Gov. Larry Hogan (R) shakes hands with U.S. Attorney for the District of Maryland Erek Barron (center), as Maryland Attorney General Brian Frosh (R) watches a press event in Baltimore on Wednesday. Barron announced his office’s new approaches to tackling violent crime in the state. Photo taken from the Governor’s official Twitter account.

Maryland U.S. Attorney Erek Barron on Wednesday announced what he called a series of “exceptional actions” his office will take to quell violence in the city of Baltimore, including screening those suspected of violent crimes for white-collar offenses and using a little-used federal government. law to prosecute crimes committed with firearms near schools.

“The violence has been at an extraordinary rate for far too long. And exceptional times call for exceptional actions,” said Barron, a former member of the Maryland House of Delegates who is completing his first year as federal state attorney.

Barron said his office’s new strategy is based on three main components:

  • Expand a new violent and organized crime section with 30 new publicly funded positions, including prosecutors, investigators and analysts.
  • Actively review firearms cases—alongside the Baltimore Police Department and the federal Bureau of Alcohol, Tobacco, Firearms, and Explosives—for violations of federal school zone law.
  • Directing its staff to investigate and prosecute repeat violent offenders “for all wrongdoing that meets our priorities, especially fraud.”

“This model of Al Capone prosecutions is designed to get violent people off the streets by any proper legal means necessary,” Barron said.

Capone, the infamous Prohibition-era violent crime boss, was eventually sentenced to prison after being convicted of tax evasion.

Barron said his office believes there is significant overlap in those suspected of violent crimes and fraudulent schemes.

“Too often we stare at our targets of violent crime in a vacuum. We’re not going to do that anymore. If we suspect you of committing violent crimes in our communities, you will be screened for any wrongdoing that meets our office’s priorities,” Barron said.

This includes unemployment insurance fraud and the misuse of pandemic-related federal funding programs, including the CARES Act and the Paycheck Protection Program.

“You might not believe this, but what we’ve discovered is that more than half of our targets are involved in such frauds,” Barron said. “…We no longer look at violent crime in a vacuum; You will be checked for any wrongdoing and prosecuted if we suspect you of a violent crime, particularly if you are a repeat violent offender.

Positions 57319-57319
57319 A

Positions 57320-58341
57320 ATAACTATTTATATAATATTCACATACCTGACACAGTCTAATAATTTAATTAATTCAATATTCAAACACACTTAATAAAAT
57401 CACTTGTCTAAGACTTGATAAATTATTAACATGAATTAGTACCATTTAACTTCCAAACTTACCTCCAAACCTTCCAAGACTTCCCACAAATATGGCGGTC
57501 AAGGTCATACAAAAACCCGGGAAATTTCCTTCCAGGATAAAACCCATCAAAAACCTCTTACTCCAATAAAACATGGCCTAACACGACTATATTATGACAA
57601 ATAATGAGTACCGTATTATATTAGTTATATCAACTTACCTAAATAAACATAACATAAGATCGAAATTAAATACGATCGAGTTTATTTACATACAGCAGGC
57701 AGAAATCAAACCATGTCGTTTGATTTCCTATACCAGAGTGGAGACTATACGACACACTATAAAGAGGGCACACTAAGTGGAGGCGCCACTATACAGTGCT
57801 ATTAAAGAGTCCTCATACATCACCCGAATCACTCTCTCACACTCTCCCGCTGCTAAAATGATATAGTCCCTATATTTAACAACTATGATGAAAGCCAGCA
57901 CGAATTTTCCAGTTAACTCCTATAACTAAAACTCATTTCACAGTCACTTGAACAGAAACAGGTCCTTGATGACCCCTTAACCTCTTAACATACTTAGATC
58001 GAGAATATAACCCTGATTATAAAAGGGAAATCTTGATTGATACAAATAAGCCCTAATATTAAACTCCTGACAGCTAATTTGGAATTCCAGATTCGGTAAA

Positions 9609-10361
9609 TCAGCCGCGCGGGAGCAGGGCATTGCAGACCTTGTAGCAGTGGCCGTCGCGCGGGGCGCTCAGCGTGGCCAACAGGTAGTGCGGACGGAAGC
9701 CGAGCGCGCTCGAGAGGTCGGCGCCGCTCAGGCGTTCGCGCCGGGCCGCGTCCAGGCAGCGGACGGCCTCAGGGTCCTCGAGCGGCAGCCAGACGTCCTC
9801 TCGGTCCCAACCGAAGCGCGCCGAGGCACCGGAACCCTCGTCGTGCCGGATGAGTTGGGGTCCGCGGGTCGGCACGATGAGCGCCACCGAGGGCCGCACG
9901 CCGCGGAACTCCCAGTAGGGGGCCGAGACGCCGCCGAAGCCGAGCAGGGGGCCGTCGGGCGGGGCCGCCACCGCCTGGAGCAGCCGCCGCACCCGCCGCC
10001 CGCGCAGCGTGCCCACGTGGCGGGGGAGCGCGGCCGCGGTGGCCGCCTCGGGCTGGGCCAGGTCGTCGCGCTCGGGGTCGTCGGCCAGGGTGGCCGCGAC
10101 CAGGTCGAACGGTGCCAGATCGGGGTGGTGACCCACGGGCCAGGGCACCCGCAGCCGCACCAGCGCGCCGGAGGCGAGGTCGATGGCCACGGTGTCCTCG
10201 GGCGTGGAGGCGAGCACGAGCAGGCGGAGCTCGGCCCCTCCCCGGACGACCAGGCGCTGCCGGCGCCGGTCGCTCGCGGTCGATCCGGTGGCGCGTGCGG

Wednesday’s press conference took place in front of Tench Tilghman Elementary and Middle School in East Baltimore.

“Just as my family and I await my daughter’s safe return to school, so do the families of students in this community and all communities in Maryland,” Barron said. “…Schoolyards should be safe, sacred, and free from fear.”

The federal law that his office will voraciously pursue provides for a penalty of up to five years in prison for knowingly possessing or using a firearm in a school zone.

In March, Maryland Gov. Larry Hogan (right) announced he would allocate $3.5 million in additional funding to the U.S. Attorney’s Office to provide 10 additional prosecutors in the Baltimore office, four additional prosecutors in Greenbelt , 10 new investigators, five data analysts and four support staff.

On Wednesday, Barron said “by multiple multiples, state funding for our office is far greater than it has ever been.”

Hogan thanked Barron for being a partner and congratulated him on the “incredible new initiative.”

“For eight years, our administration has fought to give law enforcement, prosecutors and judges the tools they need to fight violent crime and hold violent criminals accountable. And a critical part of that has been active collaboration and coordination with all levels of government,” Hogan said.

A host of local, state and federal leaders, including Attorney General Brian Frosh (D), Baltimore Mayor Brandon Scott (D) and Baltimore Police Commissioner Michael Harrison, used the event to highlight d other crime-fighting partnerships in the city.

(Notably missing was Baltimore City state attorney Marilyn Mosby, who lost the Democratic primary for office last month and faces a federal trial next month.)

Despite coordinated efforts announced Wednesday, there have been 233 homicides in the city so far this year – and police were responding to a ‘multi-victim shooting scene’ in northwest Baltimore as officials held their press conference.

Asked about the continued violence in light of past partnership efforts, Scott said people would start to see a difference.

“When you get the weight of our federal partners, our state partners, and our local partners working together in a way that they haven’t had before…you’ll start to see that people see things differently,” said Scott. “…If you know anything about the street, people fear the weight of the federal government and federal law enforcement.”